Crabs in a Barrell: Black Women in the Workplace
I know this is a taboo topic!
But can I take a moment to discuss a topic that many of us struggle to discuss because it peels back the layers of facing some hard truths.
I recently ran across an article by Blackness and the Workplace entitled Crabs in a Barrell: Black Women at Work. The article discussed how some black women in the workplace can sabotage other black women’s success by exhibiting crabs in a barrel like behavior. The author mentioned they had not dealt with many Black women with the crab mentality, but they had “seen them in action against others.”
Well, I have had it happen to me. I can verify that it does happen. In addition, I can verify that it is not a fun thing to go through. When you are in a situation where other black women; the same women who are supposed to uplift you and fix your crown if it gets crooked, are tearing you down for no reason, it can be a hard pill to swallow.
This happened to me during my twenties. I remember being told by older black people that black people must always watch out for white men and women in the workplace. They would share their stories of caution. But these same people forgot to caution me about how some black people have the crabs in a barrel mentality at work. Including those stories would have saved me a lot of grief and post traumatic stress disorder.
I won’t go into the details of exactly what happened, because even though they happened a while ago, some of the stories feel like it happened yesterday.
Yep! It was that bad.
However, I do want to share the impact of being in an environment like this.
Being in this environment made me:
Questioned My Sanity. When I first noticed the crab mentality, I told myself that I was not trying hard enough to fit in. Especially, after watching other employees get hired after me and fit right in, who happened to be white. I began to make it a point to go things, even the things I didn’t want to just to show effort. But as time progressed, other things began to happen, and certain comments were made. I was pulled into awkward meetings; I was sometimes isolated; at times I felt like an afterthought. But I had convinced myself that I was the problem, or I was not trying hard enough; even though I knew that was a lie.
Develop imposter syndrome. It came to a point that I didn’t know if the person was trying to genuinely help me out or set me up for failure. I would question their motives, my actions, and how people viewed me; which made me fail so many times and seem incompetent in meetings where I knew what I was talking about; but I over thought and over complicated things. I truly felt like I was not equipped to do the job and did not belong in that space. Which was a lie.
Feel hurt. Once I realized what was happening, I was hurt! I had always been taught that black people; especially black women look out for each other. It was daunting to see someone align “with problematic white co-workers and putting up barriers,” or trying to close the door behind them.
Outraged. I held steadfast in my belief that we, as black women, must stick together. It did not help either of us to be pitted against each other. I believed we should have been extending support to each other. I believed that if I progressed then they would too because it helps to break glass ceilings and get us at tables that only had our white coworkers sitting around.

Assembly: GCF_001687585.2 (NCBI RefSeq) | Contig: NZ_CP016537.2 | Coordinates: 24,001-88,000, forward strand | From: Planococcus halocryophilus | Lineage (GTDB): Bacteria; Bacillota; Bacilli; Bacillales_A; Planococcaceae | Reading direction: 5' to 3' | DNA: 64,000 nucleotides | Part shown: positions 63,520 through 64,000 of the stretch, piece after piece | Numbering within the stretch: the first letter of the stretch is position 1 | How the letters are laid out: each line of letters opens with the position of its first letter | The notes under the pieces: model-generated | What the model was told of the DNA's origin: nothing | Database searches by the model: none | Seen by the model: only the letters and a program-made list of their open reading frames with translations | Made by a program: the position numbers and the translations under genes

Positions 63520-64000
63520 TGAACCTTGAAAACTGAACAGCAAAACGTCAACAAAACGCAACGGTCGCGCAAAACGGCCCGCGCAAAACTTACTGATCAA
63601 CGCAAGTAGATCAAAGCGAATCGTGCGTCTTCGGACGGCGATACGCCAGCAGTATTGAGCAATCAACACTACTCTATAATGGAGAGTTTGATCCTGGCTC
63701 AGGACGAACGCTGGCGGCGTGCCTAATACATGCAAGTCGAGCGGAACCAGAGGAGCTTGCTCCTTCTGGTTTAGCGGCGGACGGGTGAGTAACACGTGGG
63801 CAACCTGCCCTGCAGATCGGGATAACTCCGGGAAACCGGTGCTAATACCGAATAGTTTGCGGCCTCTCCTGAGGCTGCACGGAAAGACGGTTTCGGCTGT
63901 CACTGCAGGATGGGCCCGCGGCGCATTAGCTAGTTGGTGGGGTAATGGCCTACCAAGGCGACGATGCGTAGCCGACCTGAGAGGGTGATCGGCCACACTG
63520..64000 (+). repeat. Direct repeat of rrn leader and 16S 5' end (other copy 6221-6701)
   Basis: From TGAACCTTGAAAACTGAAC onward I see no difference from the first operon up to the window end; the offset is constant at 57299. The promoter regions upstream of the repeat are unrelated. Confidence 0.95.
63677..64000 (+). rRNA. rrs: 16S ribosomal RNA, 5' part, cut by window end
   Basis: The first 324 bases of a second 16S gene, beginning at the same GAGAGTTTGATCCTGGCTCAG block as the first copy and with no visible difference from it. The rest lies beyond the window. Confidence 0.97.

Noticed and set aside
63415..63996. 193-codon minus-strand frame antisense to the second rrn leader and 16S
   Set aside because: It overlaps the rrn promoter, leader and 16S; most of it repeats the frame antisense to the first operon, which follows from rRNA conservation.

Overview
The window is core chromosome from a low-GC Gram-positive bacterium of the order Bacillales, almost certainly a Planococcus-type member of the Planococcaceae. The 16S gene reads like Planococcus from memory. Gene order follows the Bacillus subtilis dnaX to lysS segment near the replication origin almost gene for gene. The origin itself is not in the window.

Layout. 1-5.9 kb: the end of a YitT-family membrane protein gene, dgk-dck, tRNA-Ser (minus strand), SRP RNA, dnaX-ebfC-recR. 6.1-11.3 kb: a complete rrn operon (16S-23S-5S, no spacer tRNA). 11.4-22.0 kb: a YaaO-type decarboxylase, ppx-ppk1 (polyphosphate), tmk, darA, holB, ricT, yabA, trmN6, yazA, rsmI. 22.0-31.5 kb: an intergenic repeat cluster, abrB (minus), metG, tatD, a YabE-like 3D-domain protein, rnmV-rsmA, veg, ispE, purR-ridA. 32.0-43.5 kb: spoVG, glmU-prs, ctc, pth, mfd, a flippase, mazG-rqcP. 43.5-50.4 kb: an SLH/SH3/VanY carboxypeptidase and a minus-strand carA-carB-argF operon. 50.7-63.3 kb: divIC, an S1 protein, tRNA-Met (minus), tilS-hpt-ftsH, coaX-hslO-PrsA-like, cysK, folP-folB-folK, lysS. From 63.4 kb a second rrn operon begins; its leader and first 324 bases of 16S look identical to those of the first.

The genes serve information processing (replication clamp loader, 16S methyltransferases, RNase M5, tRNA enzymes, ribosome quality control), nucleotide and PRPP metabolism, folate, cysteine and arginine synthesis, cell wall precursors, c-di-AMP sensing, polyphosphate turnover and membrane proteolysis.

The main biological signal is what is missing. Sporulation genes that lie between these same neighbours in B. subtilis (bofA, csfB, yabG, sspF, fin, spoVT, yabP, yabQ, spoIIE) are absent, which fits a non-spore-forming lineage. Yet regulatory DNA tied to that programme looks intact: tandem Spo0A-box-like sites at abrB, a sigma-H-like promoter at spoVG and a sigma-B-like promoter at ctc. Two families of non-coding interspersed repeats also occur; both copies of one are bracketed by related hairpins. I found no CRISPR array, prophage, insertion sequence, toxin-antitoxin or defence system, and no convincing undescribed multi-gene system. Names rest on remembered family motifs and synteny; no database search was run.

Depressed. At first, I really did look up to this person, because of their story of working up through the ranks, and defying the odds. Being the first black person in that role. What it meant to not only me as someone fresh out of school, but to others we served as well. I did not know how to react to that situation at the time.
Acceptance. I learned that I had to accept the things that I could not change and move forward. I realized it was nothing I could do to change them or their mind about me.
Although this happened some years ago, there were some valuable lessons it taught me.
Document. Document! DOCUMENT! I can’t say this enough. My mentor taught me this very important skill. Write down things, keep copies, take screenshots, etc. Do whatever you need to do to keep a record of your work, meetings, and emails. I found this to come in handy more than a few times. It is a great feeling to pull out the receipts, as Gayle King would say, when your work is questioned.
Be friendly; and not friends with people at work. I learned this phrase in graduate school in one of our leadership books. People at work are not your friends. Go to work, be nice, friendly, cordial, get paid, and go home. Sharing too much with your coworkers can give them the information they need to undermine you as they engage in gaslighting, politics, and other forms of sabotage.
Dot all your I’s and cross all your T’s. If you can help it, don’t wait until the last minute to do stuff. Give yourself the time needed to adequately do your job, so you can have time to complete your work, review your work, review your work again, and document your work.
Bonus! Network to show people the real you. I quickly learned the importance of networking and getting to know people myself. By doing this, I was able to show them the type of person I am and my work ethic. Like the African proverb says, “Until the lion learns how to write every story will glorify the hunter.”
Want to hear me go more in depth on this topic?
Check out my podcast Brown Professionalism Podcast this Sunday.
Available on iTunes, Spotify, Anchor, Google Podcast, iHeart Radio,